Tom Clancy’s The Division
The Division puts players into the shoes of a sleeper agent trying to deal with the chaos caused by a pandemic in a gritty recreation of New York. But it’s no solo adventure – instead The Division promises massively multiplayer action in an open-world that’s more Skyrim with-friends than World of Warcraft wannabe. It’s not out as yet, so many of the details are still to emerge – though you do get the feeling that the designers want you to play endlessly. One thing we do know already is that The Division is one good-looking game. Work on it might have started in 2008 but thanks to Snowdrop, Ubisoft’s whizzy new game engine, the crumbling New York streets shown so far are a great showcase for new generation console visuals.
The grubby streets are impressively detailed and are set to be complemented by state-of-the-art weather effects that will include snow that later melts into slush. The Hollywood-inspired lighting system promises to take the visuals even further, with some uncannily realistic sunlight and indoor lighting effects. On top of this, the developers – Ubisoft Massive are adding in plenty of in-game destruction, with bullets that smash, puncture, shatter and splinter materials such as wood, glass, brick and concrete just as they would in the real world.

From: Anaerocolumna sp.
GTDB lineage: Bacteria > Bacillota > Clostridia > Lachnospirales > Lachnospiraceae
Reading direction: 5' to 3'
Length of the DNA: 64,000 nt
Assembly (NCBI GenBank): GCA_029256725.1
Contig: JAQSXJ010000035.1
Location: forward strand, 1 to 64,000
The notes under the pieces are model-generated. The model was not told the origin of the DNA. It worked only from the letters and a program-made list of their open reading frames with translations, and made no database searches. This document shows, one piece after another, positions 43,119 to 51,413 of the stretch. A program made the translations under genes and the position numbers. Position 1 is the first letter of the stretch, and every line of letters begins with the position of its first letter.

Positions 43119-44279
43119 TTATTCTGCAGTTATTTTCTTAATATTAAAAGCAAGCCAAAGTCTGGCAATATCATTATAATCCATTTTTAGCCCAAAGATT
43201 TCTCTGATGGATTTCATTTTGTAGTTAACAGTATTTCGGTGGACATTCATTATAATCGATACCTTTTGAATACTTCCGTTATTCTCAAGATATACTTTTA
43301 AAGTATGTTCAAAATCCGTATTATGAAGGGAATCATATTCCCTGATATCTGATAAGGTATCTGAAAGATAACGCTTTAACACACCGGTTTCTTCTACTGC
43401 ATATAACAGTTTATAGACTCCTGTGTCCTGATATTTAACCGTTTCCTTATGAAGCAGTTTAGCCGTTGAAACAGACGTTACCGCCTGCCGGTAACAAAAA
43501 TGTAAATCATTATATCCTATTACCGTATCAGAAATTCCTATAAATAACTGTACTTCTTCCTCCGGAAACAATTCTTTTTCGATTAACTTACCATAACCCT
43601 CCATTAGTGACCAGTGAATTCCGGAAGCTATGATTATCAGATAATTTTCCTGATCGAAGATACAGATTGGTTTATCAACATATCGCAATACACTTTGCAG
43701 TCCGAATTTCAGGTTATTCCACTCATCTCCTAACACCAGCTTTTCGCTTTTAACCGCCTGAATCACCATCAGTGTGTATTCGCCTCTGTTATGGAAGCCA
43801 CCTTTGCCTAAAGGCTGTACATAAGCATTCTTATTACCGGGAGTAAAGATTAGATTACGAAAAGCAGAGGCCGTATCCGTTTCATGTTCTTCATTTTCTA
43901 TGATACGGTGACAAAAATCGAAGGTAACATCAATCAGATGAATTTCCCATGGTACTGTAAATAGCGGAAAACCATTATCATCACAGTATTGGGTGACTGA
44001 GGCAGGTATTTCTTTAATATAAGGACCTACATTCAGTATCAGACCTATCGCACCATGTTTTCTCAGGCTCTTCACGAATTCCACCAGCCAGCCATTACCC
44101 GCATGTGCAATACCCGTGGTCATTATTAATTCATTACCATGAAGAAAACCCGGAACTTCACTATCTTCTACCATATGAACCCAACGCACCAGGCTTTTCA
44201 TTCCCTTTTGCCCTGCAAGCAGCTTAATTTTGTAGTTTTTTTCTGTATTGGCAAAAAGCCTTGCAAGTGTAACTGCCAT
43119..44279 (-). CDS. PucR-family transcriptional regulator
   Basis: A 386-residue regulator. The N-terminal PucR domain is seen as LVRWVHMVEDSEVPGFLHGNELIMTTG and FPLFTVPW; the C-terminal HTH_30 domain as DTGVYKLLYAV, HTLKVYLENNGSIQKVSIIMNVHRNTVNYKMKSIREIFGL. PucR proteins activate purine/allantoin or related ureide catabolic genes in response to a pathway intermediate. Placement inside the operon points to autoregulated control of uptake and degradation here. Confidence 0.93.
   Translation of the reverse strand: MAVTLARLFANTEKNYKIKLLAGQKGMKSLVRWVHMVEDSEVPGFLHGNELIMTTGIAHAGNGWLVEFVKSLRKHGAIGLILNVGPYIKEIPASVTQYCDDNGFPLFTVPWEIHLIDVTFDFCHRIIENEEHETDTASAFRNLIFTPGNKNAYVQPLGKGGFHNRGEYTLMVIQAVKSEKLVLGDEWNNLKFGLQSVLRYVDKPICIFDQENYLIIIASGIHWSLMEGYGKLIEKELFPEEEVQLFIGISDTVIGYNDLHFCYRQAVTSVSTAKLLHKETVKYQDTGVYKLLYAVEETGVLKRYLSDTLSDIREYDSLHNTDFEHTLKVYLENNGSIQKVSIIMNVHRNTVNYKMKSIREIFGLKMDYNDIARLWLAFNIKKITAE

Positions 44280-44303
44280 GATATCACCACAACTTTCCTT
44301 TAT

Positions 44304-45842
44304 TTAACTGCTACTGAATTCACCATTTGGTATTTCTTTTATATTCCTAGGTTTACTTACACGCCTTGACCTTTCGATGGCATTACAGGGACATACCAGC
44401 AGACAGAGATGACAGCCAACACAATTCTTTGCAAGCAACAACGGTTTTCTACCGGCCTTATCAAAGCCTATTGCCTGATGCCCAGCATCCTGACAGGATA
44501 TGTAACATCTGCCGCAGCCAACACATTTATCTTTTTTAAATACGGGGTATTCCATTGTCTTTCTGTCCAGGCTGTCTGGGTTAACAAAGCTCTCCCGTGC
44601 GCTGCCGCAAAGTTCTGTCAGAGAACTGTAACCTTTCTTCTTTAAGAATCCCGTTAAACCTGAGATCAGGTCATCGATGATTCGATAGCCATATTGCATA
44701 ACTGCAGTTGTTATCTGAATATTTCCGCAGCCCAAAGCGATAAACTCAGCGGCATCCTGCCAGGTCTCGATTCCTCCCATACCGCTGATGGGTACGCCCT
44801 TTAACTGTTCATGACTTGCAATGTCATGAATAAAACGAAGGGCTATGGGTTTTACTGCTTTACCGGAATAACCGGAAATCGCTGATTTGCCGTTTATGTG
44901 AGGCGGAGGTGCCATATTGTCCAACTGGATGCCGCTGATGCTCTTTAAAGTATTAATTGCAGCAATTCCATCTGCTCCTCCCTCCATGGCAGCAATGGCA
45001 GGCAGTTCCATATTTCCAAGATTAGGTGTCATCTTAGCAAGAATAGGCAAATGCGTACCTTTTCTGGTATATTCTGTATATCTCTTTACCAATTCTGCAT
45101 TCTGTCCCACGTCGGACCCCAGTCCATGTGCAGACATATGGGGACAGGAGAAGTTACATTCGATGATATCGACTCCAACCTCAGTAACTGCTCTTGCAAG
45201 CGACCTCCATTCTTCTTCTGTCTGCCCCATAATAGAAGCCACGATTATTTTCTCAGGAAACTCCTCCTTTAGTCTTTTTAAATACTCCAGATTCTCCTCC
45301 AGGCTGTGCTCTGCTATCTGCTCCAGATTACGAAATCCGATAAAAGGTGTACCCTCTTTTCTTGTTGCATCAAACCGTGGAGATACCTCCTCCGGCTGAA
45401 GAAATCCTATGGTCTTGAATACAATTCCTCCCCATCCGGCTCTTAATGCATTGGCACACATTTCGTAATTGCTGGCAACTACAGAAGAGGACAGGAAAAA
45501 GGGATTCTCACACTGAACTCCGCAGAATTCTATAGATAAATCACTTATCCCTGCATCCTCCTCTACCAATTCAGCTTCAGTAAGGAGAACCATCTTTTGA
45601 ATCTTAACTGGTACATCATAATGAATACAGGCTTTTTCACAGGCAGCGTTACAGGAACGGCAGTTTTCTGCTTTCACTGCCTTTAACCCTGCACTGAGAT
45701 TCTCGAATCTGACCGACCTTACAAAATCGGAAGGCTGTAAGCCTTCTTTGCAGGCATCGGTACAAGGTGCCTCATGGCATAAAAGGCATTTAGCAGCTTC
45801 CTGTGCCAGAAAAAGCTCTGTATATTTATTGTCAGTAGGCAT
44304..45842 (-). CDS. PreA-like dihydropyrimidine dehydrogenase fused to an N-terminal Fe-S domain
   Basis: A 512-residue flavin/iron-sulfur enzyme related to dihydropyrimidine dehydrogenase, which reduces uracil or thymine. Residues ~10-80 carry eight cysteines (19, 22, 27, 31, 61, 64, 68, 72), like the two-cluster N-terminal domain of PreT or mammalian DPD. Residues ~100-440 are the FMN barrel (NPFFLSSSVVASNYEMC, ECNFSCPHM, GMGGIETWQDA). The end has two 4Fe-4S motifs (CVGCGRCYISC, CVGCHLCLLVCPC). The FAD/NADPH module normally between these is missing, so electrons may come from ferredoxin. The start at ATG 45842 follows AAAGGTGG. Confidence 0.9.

Most of us have probably spent more time roaming virtual post-apocalyptic New York than we have the real place, but The Division offers more than a chance to visit run-down recreations of the Big Apple’s tourist hotspots. The map is set to be huge, taking in Manhattan, Brooklyn, Newark and Staten Island. But it doesn’t stop there. The action will also take place in the forests and beaches on the edge of the city. Although full details of the map and how fully it will recreate the five boroughs haven’t been revealed, the chance to battle on Rockaway Beach, the Brooklyn Bridge and beyond is an exciting prospect.
As well as being able to explore the streets and rooftops, The Division will also let players skulk about in the tunnels beneath the city, although we’ll have to wait to see if societal breakdown makes any noticeable difference to New York’s grubby subway system. The icing on the cake is that the in-game map is a super-cool holo-map that you access using your agent’s smart watch.
Full review of Tom Clancy's The Division